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Naperville County Board member John Zediker is among a group of county lawmakers that will be looking at spending _pay perks, hours etc _ over the coming weeks in an effort to reduce spending. They will be looking at the compensation of about 2,400 county employees, including themselves.
What are some things Zediker et al should look at?

We've talked about pensions a lot on this blog. Now let's focus on salaries, particularly on those for people who work for DuPage County. Did you know county board members get $50,000 per year? This is compared to a national average for legislators of $37,500. Or that attorneys for the county election commission command $225 per hour - $270 for court appearances?
County board Chairman Bob Schillerstrom, who takes in $127,840 for his dual role as chairman and liquor commissioner says average compensation is fine for average places. DuPage is extraordinary and you get what you pay for.
Read the story. Check the figures. What do you think?

DuPage County Board Chairman Robert Schillerstrom's plan to finance $70 million in capital improvement projects with federal stimulus money already is drawing heat. County Board member Jeff Redick already is likening the proposal to something former governor Rod Blagojevich would come up with. Many of the projects involve road work but other things like a convalescent center kitchen and jail fire alarm are on the list. Schillerstrom says the projects will create jobs and ease traffic congestion. Redick says the cost to taxpayers will come to $124 million
Look here for the story and a complete list of the projects Schillerstrom has in mind.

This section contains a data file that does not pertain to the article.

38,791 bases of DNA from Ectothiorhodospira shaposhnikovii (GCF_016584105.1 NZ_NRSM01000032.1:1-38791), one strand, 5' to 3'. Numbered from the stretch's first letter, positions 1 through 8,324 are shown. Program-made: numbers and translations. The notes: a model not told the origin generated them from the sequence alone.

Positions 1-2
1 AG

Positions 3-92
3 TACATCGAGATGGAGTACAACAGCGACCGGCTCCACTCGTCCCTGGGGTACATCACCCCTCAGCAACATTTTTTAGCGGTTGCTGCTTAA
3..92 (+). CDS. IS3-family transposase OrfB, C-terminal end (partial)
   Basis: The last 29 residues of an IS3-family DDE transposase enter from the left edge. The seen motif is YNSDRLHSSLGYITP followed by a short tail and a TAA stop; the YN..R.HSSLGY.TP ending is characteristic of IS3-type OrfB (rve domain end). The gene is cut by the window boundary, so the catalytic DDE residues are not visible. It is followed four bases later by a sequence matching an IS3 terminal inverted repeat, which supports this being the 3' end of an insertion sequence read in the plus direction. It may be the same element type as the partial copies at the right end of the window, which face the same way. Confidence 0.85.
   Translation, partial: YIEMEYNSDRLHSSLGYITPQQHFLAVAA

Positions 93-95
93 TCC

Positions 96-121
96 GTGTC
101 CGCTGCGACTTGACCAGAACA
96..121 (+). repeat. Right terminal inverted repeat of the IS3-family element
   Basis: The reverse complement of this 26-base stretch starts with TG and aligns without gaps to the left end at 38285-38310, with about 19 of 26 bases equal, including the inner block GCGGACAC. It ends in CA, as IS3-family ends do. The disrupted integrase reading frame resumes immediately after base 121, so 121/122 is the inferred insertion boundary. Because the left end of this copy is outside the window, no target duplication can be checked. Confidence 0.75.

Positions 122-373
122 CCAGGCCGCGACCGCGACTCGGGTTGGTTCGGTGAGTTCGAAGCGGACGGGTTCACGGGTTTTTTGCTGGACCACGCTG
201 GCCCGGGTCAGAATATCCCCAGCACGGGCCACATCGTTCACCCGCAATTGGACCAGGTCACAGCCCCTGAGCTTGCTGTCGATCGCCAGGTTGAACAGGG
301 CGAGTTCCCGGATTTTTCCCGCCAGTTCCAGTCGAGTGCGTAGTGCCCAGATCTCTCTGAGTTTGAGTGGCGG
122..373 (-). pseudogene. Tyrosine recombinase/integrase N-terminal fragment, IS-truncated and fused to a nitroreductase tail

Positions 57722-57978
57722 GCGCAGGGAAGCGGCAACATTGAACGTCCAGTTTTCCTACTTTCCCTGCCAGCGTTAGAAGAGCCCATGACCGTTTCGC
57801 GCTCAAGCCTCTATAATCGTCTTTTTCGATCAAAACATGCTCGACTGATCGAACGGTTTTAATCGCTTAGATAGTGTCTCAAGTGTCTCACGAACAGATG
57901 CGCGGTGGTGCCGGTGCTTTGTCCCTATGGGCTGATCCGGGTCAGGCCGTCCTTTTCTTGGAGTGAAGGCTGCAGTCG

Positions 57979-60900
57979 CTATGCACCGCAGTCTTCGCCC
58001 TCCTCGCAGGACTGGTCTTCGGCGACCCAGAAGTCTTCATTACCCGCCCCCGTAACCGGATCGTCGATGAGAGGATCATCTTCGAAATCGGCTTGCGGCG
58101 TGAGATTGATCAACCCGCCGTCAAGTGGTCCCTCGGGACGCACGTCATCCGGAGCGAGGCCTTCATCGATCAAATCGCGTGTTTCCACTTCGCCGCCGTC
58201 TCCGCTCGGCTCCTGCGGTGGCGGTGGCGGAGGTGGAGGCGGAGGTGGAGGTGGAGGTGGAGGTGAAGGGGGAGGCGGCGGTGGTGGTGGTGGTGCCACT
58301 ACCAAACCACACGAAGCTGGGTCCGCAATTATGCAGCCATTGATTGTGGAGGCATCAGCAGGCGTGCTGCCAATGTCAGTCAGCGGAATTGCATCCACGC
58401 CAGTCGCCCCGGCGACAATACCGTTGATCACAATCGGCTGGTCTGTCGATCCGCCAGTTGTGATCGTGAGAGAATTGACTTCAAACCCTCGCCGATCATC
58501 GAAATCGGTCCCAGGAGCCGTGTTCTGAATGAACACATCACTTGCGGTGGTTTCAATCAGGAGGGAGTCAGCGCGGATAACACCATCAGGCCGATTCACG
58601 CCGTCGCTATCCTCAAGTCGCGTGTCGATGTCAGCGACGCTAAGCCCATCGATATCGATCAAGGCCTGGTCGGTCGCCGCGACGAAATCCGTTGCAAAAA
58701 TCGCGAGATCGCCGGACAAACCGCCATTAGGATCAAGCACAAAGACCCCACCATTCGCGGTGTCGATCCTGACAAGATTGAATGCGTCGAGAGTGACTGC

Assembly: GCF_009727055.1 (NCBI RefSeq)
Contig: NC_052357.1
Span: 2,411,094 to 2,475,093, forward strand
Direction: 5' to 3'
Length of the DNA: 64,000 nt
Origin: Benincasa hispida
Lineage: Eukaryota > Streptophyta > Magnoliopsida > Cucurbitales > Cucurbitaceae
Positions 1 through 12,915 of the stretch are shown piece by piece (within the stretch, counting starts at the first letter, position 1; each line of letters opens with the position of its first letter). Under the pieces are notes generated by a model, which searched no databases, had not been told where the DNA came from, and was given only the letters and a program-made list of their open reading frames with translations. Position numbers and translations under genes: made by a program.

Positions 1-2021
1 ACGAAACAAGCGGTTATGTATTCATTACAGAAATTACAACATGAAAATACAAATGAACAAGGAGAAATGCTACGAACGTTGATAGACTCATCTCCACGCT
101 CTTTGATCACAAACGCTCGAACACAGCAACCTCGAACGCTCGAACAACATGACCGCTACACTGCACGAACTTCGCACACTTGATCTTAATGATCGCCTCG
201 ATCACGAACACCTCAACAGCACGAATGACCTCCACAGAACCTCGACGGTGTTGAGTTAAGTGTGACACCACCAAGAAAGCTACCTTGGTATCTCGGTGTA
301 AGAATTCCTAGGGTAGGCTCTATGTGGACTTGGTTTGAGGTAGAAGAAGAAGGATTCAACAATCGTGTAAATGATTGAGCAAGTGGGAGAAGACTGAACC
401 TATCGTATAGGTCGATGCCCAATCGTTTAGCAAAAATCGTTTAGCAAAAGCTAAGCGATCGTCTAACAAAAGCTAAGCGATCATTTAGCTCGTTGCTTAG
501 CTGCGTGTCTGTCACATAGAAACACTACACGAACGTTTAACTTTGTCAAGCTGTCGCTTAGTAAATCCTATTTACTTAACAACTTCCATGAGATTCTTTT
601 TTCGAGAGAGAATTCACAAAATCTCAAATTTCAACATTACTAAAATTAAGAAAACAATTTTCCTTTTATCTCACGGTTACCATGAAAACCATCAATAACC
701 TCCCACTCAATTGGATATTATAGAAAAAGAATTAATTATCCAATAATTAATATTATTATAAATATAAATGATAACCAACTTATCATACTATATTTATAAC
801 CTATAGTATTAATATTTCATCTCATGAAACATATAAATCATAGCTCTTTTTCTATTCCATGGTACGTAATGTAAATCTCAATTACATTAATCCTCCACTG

Are those things you would spend money on? Is the plan too costly over time?

Five years ago, "North America's most advanced business park," as it was called, was dedicated in West Chicago with the intention of bringing high-tech companies and thousands of jobs to DuPage County. Today, the campus consists of only two buildings, one not even occupied. In charge is former Napervile City Council member Jack Tenison, who critics claim is rarely at work and does not do enough to earn his $151,000 annual salary.
Now, the board that oversees the DuPage National Technology Park, where only one company has moved in during the past 10 years, has asked county officials that it be dissolved. This stems in a disagreement about the direction of the technology park.DuPage County has already sunk $34 million for roads and other improvements into what Sun-Times reporter Dave McKinney called a 'wasteland' in West Chicago.
Now the future of the tech park is on the county radar with various interests at odds over how to proceed with the project. What direction do you think should be taken?

To get the full stories click here

and here technology.jpg

On Thursday the DuPage Water Commission approved issuing $40 million worth of bonds as part of a plan to eliminate $70 million in debt allegedly amassed due to mismanagement. This comes after two water rate increases, with the likelihood of more rate increases in the future.

Only $20 million of the bonds are intended to cover existing debt, with the rest intended to add to the commission's cash reserves. What do you think about this latest move and the situation in general?

In a few years, the DuPage County Water Commission went from a $190 million surplus to a $70 million deficit, and is now discussing raising water rates in the county.

Because of this situation, state senator and County Board chairman candidate Dan Cronin has introduced legislation to dissolve the Water Commission and allow the county to take over water management.

What do you think of the situation? Is county management the answer to the problem, or do you have a better suggestion?

With current Chairman Bob Schillerstrom running for governor, DuPage County will have a new County Board chairman for the first time since 1999. Four candidates are running in the Republican primary, with Aurora Democrat Carole Cheney running unopposed.